Tim Furniss/LONDON

Russian space companies have been promised new funding, landed a multi-million dollar contract and completed another commercial satellite launch, despite the economic crisis that has beset the country. The fate of the nation's involvement in the International Space Station (ISS) remains unclear, however.

A Khrunichev-built Russian four-stage Proton K booster was launched from Baikonur on 30 August on an ILS International Launch Services mission to place the Hughes HS601HP model Astra 2A communications satellite successfully into orbit for Luxembourg company Société Européenne des Satellites.

It was the sixth successful ILS Proton launch out of seven attempts. Khrunichev and Russian firm Energia are partners in the ILS Lockheed Martin-led venture.

The Russian Government, meanwhile, has agreed to provide $38 million of funding to the ILS venture and $68 million to Khrunichev to increase Proton booster production to support up to 12 commercial ILS launches a year. The Proton will complement the ILS Atlas II and IIAS fleets and the new Atlas IIIA and IIIB boosters under development.

Another Russian company, NPO Energomash, has received a contract from Lockheed Martin for 18 RD-180 engines to power the ILS Atlas III booster which will also form the basis of one of the two US Air Force Evolved Expendable Launch Vehicle families. Contracts are expected to be awarded later this month. The first Atlas III flight - an ILS mission - is scheduled for March 1999.

The contract is part of the agreement signed in June 1997 at the Paris air show for Energomash - with its US partner Pratt & Whitey - to supply 101 engines. Completion of the latest engine delivery will be in 2002, but more than 1,000 engines may eventually be provided, bringing to $2 billion the value of the contract, according to Energomash.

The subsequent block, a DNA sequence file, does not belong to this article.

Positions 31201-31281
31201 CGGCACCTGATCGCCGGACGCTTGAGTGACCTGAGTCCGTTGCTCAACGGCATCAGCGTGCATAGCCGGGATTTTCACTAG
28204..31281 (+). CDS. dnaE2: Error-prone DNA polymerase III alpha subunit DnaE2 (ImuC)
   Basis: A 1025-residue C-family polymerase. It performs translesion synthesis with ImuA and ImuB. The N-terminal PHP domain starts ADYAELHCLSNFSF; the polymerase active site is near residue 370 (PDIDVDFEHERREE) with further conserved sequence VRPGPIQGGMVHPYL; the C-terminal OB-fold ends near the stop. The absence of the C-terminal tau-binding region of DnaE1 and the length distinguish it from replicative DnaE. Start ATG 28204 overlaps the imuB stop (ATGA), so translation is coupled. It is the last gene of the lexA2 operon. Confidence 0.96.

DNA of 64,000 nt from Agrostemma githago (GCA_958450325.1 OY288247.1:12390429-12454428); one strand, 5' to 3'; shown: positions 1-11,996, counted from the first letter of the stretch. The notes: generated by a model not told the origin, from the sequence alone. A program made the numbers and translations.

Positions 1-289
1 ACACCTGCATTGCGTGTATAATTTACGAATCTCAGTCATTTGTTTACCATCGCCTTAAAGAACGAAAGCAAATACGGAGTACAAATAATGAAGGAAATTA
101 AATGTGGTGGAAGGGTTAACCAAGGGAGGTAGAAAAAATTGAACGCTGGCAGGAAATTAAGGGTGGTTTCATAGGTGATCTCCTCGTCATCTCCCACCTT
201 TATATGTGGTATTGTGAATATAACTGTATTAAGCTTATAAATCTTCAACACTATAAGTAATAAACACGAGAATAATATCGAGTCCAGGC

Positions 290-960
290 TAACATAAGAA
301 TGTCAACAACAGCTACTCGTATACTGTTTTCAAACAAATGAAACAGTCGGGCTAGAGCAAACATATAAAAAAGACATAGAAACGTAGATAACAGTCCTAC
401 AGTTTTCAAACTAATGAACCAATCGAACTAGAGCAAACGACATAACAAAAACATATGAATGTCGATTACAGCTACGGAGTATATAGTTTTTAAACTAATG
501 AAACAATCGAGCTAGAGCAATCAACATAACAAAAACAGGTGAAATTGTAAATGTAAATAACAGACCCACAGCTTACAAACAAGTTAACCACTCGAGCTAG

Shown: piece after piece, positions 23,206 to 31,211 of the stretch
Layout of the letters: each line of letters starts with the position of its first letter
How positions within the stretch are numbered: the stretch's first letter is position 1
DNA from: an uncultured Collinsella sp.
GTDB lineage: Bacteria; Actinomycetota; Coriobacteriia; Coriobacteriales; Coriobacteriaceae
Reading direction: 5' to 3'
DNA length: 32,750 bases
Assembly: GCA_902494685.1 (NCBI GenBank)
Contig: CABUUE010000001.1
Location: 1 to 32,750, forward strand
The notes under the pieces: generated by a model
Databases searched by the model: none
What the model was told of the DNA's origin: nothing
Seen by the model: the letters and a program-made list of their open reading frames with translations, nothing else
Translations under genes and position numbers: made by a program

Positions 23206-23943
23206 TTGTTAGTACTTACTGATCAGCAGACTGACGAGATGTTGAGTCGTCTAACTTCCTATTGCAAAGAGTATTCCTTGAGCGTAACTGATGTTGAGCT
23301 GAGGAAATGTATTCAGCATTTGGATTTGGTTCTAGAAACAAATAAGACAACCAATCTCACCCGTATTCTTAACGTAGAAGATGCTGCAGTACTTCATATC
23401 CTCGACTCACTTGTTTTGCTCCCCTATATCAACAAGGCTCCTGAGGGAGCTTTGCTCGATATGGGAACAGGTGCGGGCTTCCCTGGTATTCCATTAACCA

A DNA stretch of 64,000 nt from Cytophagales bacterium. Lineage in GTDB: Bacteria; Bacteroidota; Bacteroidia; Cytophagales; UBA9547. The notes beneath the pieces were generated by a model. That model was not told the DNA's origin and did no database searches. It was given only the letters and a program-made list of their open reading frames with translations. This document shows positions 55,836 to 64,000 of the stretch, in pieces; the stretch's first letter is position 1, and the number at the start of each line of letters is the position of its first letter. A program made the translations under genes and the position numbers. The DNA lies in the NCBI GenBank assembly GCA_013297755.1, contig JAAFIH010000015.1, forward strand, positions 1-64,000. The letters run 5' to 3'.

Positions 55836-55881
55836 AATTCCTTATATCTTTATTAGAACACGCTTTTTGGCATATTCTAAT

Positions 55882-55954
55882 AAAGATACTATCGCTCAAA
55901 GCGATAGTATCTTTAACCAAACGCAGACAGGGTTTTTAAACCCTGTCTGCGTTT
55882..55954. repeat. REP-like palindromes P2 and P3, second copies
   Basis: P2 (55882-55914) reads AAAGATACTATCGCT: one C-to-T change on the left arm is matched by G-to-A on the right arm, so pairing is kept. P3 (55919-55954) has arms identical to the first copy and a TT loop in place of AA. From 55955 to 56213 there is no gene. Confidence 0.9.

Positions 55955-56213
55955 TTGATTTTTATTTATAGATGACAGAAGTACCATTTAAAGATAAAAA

In anticipation of the fall-out of the crisis on the ISS, NASA Administrator Dan Goldin is reported already to have made contingency plans based on Russia being unable to provide the promised major components.

A two-month delay in the launch of the Russian Service Module, from April to June 1999, is now thought to be inevitable, according to sources close to NASA. The main reason for the delay is that Russian subcontractors will not deliver components without payment. The ISS launch schedule, starting with the flight of the Russian Zarya Control Module on 20 November, is likely to be delayed yet again.

Meanwhile, the recently returned crew of Soyuz TM27 claim that the Mir space station - due to be de-orbited in June 1999 - is in an "excellent state" and its scientific potential is "-only just beginning to be discovered".

The TM27 landed on 25 August, carrying commander Talgat Musaayev and flight engineer Nikolai Budarin, who were launched on 28 January, and Russian Government cosmonaut researcher Yuri Baturin, launched on the TM28 on 13 August.

"One cannot just throw it [the Mir] away," says former government aide Baturin referring to plans to de-orbit the station, adding that, "-at the very least, it should be transferred to the International Space Station - at least part of it should be".

Musabayev reports that "-the state of the Mir complex is from a technical point of view much better than it was the first time I flew there in 1994".

Source: Flight International